Relationships are complicated. Because of the various roles we play in life, the way we relate to others is usually controlled by those roles. For instance, I am a husband, father, grandfather, friend, etc. and these roles govern the way I relate to different ones in my life. As a husband, I have a unique relationship with my wife that governs the unique way I relate to her. But my wife is also the mother of our children and grandmother of our grandchildren and those relationships also affect the way I relate to her. The same is true for my children who are also parents of my grandchildren. The question is, have I taken time to know my children as individuals, the particular way they think or am I seeing them only as ones to be parented.
In the same way, my children relate to me based on the fact that I am their father. Have I made the effort for them to get to know me as a person, the way I think and relate to the world around me? This is an area where I have fallen short. If my position as father and parent is one dimension and their role as children is the second dimension, then the third dimension is the ability to know others on a personal level.
Queen of Sheba
There is a good Biblical illustration of this principle found in 1 Kings 10:1-8. The Queen of Sheba has heard of Solomon’s fame, his wisdom, and his greatness, but she wants to know more. She travels to Jerusalem to meet with him to find out who this person is, the way he thinks, how he relates to others. She wants to know him in the third dimension. It says, “she came to test him with difficult questions”. In verse 3, “Solomon answered all her questions; nothing was hidden from the king which he did not explain to her.” The Queen admitted that she didn’t believe the reports, but found out, “the half was not told me. You exceed in wisdom and prosperity the report which I heard”.
Our relationship with God is also complicated. To see Him as the all-knowing, all-powerful, everywhere-present being that governs the universe defines the way man sees Him. We are talking about the creator-creature relationship. This defines the two dimensions of that relationship. But God desires us to know Him as He knows us, in the third dimension. He wants us to know Him by the way He thinks, particularly about his love toward each of us. This distinction is illustrated in the differences of two books written by Solomon, Ecclesiastes and Song of Solomon. In Ecclesiastes the emphasis is on the material realm where man is occupied by a life of wandering and a pursuit of knowledge and worldly experience, vanity of vanities. On the other hand, Song of Solomon is all about the deeper relationship with God.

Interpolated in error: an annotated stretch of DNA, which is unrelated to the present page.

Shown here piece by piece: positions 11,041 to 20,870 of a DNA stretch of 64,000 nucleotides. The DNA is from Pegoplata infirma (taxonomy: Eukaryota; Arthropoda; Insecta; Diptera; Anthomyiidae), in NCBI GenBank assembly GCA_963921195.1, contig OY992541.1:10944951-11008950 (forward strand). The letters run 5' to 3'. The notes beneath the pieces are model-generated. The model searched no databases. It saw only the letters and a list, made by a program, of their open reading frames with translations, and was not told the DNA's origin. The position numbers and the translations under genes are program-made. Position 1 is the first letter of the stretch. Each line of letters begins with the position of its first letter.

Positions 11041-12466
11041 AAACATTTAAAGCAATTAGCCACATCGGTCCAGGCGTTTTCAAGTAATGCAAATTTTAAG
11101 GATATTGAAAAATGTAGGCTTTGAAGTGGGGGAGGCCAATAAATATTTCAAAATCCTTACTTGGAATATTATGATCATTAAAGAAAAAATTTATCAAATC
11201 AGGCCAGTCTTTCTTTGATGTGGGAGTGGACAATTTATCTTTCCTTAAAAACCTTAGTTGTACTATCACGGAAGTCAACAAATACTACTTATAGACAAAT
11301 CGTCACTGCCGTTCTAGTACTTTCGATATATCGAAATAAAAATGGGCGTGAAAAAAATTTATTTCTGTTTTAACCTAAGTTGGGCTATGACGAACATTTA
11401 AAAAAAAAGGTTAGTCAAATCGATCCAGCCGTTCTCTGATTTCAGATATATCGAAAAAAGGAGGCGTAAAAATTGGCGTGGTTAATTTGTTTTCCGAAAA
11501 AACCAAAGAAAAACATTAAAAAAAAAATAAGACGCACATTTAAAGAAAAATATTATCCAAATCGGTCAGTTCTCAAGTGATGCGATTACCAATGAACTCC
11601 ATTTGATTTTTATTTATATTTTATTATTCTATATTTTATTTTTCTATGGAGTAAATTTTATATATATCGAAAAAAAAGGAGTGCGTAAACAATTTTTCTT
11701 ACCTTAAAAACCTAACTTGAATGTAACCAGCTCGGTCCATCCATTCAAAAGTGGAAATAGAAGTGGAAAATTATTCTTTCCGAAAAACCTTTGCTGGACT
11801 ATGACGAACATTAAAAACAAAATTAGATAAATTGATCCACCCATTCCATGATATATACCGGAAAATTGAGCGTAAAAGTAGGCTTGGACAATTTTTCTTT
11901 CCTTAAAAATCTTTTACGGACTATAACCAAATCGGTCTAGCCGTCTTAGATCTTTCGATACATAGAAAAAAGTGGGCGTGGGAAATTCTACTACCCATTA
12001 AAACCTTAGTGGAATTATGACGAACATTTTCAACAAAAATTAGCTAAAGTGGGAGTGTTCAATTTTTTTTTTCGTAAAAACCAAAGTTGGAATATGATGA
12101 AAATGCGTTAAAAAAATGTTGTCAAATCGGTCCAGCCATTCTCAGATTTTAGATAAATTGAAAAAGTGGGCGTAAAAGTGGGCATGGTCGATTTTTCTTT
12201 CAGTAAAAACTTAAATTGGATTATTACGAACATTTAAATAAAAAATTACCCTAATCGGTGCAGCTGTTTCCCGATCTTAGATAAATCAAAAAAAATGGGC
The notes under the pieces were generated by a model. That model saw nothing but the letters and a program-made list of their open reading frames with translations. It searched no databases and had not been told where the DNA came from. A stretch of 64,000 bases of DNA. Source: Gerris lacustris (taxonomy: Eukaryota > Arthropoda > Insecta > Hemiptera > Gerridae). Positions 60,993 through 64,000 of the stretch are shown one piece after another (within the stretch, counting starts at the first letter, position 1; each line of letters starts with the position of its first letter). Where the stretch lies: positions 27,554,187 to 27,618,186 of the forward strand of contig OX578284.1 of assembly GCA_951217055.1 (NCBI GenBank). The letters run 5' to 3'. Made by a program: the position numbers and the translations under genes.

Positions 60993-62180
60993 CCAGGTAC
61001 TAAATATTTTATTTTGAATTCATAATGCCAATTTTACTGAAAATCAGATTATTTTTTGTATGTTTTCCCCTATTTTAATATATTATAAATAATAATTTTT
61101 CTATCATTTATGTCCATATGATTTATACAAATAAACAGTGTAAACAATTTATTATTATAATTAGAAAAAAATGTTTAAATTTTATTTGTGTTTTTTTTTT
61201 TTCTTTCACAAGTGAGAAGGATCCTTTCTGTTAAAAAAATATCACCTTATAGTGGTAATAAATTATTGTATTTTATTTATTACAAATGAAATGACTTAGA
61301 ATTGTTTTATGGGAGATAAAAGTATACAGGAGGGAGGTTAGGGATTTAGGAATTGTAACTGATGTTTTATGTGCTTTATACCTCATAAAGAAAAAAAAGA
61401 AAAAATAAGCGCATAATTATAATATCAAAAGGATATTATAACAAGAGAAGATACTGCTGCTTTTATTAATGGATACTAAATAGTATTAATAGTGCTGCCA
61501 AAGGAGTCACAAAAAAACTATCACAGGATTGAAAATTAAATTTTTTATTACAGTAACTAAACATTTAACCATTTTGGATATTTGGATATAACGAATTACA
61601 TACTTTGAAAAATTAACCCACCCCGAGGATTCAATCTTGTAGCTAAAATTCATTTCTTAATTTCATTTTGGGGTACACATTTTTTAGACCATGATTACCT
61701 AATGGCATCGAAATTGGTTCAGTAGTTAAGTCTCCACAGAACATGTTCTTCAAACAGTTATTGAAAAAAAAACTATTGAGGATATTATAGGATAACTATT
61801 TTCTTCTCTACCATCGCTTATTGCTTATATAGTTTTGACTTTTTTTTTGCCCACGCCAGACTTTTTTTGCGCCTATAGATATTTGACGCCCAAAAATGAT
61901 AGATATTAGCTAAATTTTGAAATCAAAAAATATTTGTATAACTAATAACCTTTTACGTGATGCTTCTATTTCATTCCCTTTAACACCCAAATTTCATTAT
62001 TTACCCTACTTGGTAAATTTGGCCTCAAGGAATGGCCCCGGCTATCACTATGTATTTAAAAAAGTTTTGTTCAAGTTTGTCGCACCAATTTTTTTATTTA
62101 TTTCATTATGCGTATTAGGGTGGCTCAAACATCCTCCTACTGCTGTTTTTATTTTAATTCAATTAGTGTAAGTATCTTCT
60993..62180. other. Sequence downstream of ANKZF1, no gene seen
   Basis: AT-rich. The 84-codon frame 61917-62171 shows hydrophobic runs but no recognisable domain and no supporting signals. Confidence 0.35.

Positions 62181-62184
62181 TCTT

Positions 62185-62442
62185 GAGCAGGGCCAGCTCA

Song of Songs 1:1-4
1 The Song of Songs, which is Solomon’s. 2 “May he kiss me with the kisses of his mouth! For your love is better than wine. 3 “Your oils have a pleasing fragrance, Your name is like purified oil; therefore the maidens [hidden ones, virgins] love you. 4 “Draw me after you and let us run together! The king has brought me into his chambers [secret place].” “We will rejoice in you and be glad; We will extol your love more than wine. Rightly [in uprightness] do they love you.”
Although written as a chronicle of Solomon’s relationship to a Shulamite maiden, it is intended to speak to the dynamics of man’s relationship to God as the bride (ie. church) and the bridegroom (Jesus Christ). In verse 4, God brings the believer into his chambers, a secret place where true intimacy can be realized. “We will extol your love more than wine”. The entire book is a documentary on the development of that loving relationship. It can best be illustrated in these verses:
- in 2:16, the maiden says, “My beloved is mine and I am his”. She needs to know He is for her first
- in 6:3, “I am my beloved’s and my beloved is mine”. She now recognizes she belongs to Him first
- in 7:10, “I am my beloved’s, and his desire is for me”. She has no more doubt about His love for her
Abiding in His Love
God wants us to know Him by the way He loves us. In John 15:9, “Just as the Father has loved Me, I have also loved you; abide in My love.” The love God has for us is directly related to the love the Father has for His Son. To abide in His love is to dwell there, to remain there, to be constantly reminded of that love. In 1John 4:16, “God is love, and the one who abides in love abides in God, and God abides in him”.
God’s love for His people has always been available. In the tabernacle, the curtain that separates the Holy of Holies from the Holy Place where the priests carried on their religious duties had a woven image of the cherubim visible throughout the year to the priests. Inside the Holy of Holies resided the Ark of the Covenant where the cherubim oversaw the presence of God. In Exodus 25:22, God says to Israel, “And there I will meet with you, and I will speak with you from above the mercy seat, from between the two cherubim which are on the ark of the Testimony.” I have a choice of knowing God by His image, from a distance or I can be brought into His secret chambers where I will find that His unconditional love for me is real.
This third dimension of love embraces the soul to become satisfied, fulfilled, and complete. In Psalm 63:3, “Because Your lovingkindness is better than life, my lips will praise You”.